Alternatively, the INSTANA_TAGS=production,app1 environment variable can be used (tags from environment variable and config file are additive).

Two tags are added to the specific agent, which enables searching and filtering of tags in the UI:

Infrastructure tags

Extract the installed packages list

Note: These configurations are applied by using the agent configuration files.

The host agent can report to Instana which packages are installed on the underpinning Linux operating system.

Note: This configuration is disabled by default.

The following Linux distributions are currently supported:

  • Debian and derivatives that use dpkg as package manager
  • Red Hat and derivates that use rpm and yum as package managers

When the collectInstalledSoftware property is set, installed packages on an operating system are extracted once a day.
  collectInstalledSoftware: false #  Valid values: true, false

Package list

Custom zones

Note: These configurations are applied by using the agent configuration files.

Instana uses Amazon Web Services, Google Compute Engine, or OpenStack Nova availability zone information to group hosts by default. To customize the default host grouping in Instana, a new group for the specific host can be defined in the section com.instana.plugin.generic.hardware by using the following format:

  enabled: true
  availability-zone: 'Demozone'

It is also possible to provide this configuration by using the INSTANA_ZONE environment variable, which then overrides the zone that is specified in the configuration file.

The result is that hosts are grouped into zones on the infrastructure map:

Infrastructure zones

Monitor custom processes

Note: These configurations are applied by using the agent configuration files.

Instana automatically monitors process metrics of higher-level sensors like Java® or MySQL by default. If you want to monitor an OS process not automatically covered by Instana, you can configure it using both the process name or its arguments:

    - 'sshd'
    - 'slapd'
    - '/opt/'


Tracing data might contain sensitive data. Therefore, the Instana agent supports the specification of patterns for secrets, that is, data to be redacted agent-side from the tracing data. Data treated as secrets can't reach the Instana SaaS for processing and thus is not available for analysis in the UI or retrieval by using API.

Secrets are specified in the following way:

  # One of: 'equals-ignore-case', 'equals', 'contains-ignore-case', 'contains', 'regex'
  matcher: 'contains-ignore-case'
    - 'key'
    - 'password'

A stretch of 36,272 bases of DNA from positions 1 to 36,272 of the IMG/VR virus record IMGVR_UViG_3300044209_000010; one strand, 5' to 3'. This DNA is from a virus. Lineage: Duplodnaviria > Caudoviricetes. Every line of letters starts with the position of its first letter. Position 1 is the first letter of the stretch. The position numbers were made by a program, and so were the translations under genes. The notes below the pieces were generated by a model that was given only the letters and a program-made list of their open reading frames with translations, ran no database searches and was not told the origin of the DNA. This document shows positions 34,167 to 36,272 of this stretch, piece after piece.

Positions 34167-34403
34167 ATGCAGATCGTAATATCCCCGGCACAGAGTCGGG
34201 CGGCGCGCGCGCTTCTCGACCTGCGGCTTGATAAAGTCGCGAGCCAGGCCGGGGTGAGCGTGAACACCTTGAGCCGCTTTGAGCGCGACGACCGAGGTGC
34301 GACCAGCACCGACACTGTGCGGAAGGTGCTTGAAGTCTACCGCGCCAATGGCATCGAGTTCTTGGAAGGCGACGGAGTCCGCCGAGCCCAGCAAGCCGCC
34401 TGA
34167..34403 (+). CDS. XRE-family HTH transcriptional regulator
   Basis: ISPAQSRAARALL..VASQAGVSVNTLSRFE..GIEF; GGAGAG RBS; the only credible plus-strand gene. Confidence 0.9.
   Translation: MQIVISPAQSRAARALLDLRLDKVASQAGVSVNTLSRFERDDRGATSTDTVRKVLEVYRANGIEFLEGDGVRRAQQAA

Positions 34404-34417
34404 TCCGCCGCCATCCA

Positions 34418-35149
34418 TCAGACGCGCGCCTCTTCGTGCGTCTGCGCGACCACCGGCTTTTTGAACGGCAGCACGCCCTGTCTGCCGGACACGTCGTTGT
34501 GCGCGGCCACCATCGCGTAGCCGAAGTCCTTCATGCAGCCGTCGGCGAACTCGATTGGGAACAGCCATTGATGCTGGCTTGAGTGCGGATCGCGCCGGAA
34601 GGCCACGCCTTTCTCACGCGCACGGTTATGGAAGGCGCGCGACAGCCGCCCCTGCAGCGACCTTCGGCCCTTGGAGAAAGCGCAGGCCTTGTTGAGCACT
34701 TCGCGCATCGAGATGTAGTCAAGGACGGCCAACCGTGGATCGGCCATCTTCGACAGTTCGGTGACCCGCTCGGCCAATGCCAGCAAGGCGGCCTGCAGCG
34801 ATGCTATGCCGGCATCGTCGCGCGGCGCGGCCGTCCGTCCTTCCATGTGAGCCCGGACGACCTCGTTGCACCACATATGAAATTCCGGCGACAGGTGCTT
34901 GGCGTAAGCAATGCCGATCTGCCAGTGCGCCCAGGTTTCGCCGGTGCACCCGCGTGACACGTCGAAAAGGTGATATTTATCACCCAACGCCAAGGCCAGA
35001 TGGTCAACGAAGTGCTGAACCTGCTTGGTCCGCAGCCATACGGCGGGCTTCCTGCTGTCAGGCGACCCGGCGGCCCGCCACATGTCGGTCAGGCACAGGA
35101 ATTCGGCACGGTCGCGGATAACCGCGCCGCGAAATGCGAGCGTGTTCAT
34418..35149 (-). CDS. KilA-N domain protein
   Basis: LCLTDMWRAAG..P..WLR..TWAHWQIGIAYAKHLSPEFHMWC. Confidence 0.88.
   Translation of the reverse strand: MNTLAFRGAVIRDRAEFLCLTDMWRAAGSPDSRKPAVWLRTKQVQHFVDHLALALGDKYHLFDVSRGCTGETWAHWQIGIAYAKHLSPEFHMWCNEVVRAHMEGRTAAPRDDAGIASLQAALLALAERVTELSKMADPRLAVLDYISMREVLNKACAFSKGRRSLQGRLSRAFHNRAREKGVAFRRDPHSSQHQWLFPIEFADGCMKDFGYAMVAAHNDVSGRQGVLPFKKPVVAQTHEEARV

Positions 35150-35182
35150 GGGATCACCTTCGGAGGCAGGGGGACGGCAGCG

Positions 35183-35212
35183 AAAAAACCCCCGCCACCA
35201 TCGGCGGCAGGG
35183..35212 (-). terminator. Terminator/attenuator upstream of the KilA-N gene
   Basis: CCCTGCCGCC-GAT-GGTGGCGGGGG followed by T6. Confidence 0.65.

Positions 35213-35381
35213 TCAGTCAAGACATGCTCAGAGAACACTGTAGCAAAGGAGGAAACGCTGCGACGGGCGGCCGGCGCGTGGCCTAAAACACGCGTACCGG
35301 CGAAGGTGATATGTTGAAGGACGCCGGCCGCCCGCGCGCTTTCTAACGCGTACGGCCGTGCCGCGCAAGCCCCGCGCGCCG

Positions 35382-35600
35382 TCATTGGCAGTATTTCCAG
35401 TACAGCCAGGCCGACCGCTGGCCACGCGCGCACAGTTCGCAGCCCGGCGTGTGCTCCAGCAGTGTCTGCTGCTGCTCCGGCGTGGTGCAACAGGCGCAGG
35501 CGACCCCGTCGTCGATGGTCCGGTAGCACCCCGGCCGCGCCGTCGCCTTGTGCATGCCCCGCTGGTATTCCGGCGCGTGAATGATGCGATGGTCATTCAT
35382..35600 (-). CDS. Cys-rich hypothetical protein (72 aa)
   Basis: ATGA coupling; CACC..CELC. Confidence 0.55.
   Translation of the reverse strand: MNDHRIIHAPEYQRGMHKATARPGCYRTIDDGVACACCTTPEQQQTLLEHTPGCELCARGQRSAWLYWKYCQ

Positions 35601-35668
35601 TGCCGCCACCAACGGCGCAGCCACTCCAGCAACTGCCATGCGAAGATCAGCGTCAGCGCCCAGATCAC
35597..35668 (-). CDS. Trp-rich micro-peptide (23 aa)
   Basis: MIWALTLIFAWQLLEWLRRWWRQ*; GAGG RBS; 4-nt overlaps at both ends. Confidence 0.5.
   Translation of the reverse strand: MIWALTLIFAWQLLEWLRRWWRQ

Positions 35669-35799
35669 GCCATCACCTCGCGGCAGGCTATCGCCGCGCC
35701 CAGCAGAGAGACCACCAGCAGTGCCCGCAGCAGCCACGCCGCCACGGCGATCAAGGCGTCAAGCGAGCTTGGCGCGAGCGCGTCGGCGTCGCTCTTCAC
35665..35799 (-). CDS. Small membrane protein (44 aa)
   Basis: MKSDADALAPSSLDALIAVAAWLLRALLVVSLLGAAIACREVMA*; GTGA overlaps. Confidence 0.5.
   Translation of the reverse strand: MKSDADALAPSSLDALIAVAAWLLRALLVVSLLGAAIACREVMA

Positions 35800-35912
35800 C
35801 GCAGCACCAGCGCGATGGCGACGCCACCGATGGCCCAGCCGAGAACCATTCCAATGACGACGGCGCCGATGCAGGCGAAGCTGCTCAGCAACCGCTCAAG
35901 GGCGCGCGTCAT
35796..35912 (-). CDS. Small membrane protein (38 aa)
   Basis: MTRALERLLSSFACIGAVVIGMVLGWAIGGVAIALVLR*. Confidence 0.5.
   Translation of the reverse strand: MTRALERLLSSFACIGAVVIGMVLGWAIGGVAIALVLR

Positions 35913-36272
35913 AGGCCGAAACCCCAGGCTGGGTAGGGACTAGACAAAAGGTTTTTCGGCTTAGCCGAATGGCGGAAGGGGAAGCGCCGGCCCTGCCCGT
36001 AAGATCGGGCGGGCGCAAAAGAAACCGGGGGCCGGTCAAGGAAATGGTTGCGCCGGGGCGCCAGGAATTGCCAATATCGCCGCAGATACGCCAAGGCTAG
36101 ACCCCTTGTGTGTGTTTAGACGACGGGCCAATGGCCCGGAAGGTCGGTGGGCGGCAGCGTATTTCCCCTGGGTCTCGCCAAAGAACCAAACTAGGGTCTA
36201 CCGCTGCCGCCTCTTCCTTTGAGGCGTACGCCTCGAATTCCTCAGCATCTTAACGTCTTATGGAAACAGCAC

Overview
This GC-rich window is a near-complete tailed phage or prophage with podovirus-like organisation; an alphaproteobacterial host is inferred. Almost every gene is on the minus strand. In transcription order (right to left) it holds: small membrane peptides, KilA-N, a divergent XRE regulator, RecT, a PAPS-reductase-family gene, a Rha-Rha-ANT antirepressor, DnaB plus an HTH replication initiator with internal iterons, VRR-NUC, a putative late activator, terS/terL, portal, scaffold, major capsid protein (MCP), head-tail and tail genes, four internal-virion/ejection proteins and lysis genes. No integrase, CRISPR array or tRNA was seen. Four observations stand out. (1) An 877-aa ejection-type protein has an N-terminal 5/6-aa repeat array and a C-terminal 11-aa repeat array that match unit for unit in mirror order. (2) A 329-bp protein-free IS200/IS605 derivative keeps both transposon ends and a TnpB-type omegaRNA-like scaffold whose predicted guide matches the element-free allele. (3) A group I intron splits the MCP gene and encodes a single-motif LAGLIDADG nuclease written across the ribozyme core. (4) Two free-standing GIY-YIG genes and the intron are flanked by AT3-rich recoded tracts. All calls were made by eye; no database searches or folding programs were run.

- 'secret'

If a key matches an entry from the list, the value is redacted, and not sent to the Instana backend. If you do not specify any custom secrets configuration, Instana uses the afore-mentioned secrets configuration by default.

Note: Generally, secrets are filtered from static data. Filtering is highly optimized and changes to which secrets to scrub will not be applied while a process is running. To make a secret configuration effective, either restart the agent or the running monitored component, which make the new config in effect.

Instana supports secrets at infrastructure and platform level as follows:

  • Process environment variables
  • Docker container information
  • Kubernetes annotations and container environment variables (requires an extra configuration, see Kubernetes secrets for more details)

Instana supports secrets in runtimes as follows:

  • Database connection strings
  • HTTP query parameters (virtually for all supported runtimes, see the following support matrix), such as https://my.domain/accounts/status?account=<secret_1>&user=<secret_2>.
  • HTTP matrix path parameters, such as https://my.domain/accounts/account=<secret_1>;user=<secret_1>/status (support available for some runtimes, see the following support matrix).
Language Secrets in HTTP Query parameters Secrets in HTTP Matrix parameters
.NET Core
.NET Framework


  • Instana does not support treating as secrets arbitrary segments in a URL path, for example, in case the URL is structured as https://my.domain/accounts/<secret>/status. The overhead of running, for example, regular expressions on URL paths to discard segments would be prohibitive.

  • Although it is not really a matter that is related to secrets, the Instana does not capture the following information that is related to interaction with databases:

    1. SQL parameters from stored procedures
    2. Connection credentials